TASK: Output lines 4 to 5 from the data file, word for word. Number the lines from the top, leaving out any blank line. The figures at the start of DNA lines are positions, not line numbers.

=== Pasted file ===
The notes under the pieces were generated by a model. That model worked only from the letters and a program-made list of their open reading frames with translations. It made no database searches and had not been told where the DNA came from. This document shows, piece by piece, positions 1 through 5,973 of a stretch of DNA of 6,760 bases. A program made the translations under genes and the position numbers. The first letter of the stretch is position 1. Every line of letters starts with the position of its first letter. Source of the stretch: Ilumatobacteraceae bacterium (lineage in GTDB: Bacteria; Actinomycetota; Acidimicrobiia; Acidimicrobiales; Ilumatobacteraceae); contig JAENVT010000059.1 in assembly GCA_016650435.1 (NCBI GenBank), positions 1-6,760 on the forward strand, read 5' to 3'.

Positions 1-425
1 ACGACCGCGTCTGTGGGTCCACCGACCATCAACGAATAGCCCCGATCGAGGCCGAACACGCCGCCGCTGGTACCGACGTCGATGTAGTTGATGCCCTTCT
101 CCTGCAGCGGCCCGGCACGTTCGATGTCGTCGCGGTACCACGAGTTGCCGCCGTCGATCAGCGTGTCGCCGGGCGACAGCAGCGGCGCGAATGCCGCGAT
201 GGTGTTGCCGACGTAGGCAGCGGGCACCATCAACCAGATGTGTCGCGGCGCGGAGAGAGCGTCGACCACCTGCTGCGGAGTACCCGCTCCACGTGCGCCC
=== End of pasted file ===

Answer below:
101 CCTGCAGCGGCCCGGCACGTTCGATGTCGTCGCGGTACCACGAGTTGCCGCCGTCGATCAGCGTGTCGCCGGGCGACAGCAGCGGCGCGAATGCCGCGAT
201 GGTGTTGCCGACGTAGGCAGCGGGCACCATCAACCAGATGTGTCGCGGCGCGGAGAGAGCGTCGACCACCTGCTGCGGAGTACCCGCTCCACGTGCGCCC